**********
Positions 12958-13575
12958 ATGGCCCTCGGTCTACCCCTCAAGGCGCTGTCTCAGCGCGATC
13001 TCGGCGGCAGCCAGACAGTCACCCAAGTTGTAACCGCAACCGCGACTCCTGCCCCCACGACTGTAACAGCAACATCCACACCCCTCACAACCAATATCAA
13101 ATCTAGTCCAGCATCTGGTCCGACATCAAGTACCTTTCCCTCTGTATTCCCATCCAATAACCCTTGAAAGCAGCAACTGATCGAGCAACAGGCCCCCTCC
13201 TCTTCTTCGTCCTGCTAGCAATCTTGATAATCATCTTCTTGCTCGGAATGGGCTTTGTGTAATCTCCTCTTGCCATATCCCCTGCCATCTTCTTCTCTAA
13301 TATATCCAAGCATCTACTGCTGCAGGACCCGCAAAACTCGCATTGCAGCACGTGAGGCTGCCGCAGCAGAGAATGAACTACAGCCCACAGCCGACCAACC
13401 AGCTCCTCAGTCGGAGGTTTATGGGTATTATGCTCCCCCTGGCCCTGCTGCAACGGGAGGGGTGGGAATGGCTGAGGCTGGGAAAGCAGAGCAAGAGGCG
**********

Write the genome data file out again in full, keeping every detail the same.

Positions 12958-13575
12958 ATGGCCCTCGGTCTACCCCTCAAGGCGCTGTCTCAGCGCGATC
13001 TCGGCGGCAGCCAGACAGTCACCCAAGTTGTAACCGCAACCGCGACTCCTGCCCCCACGACTGTAACAGCAACATCCACACCCCTCACAACCAATATCAA
13101 ATCTAGTCCAGCATCTGGTCCGACATCAAGTACCTTTCCCTCTGTATTCCCATCCAATAACCCTTGAAAGCAGCAACTGATCGAGCAACAGGCCCCCTCC
13201 TCTTCTTCGTCCTGCTAGCAATCTTGATAATCATCTTCTTGCTCGGAATGGGCTTTGTGTAATCTCCTCTTGCCATATCCCCTGCCATCTTCTTCTCTAA
13301 TATATCCAAGCATCTACTGCTGCAGGACCCGCAAAACTCGCATTGCAGCACGTGAGGCTGCCGCAGCAGAGAATGAACTACAGCCCACAGCCGACCAACC
13401 AGCTCCTCAGTCGGAGGTTTATGGGTATTATGCTCCCCCTGGCCCTGCTGCAACGGGAGGGGTGGGAATGGCTGAGGCTGGGAAAGCAGAGCAAGAGGCG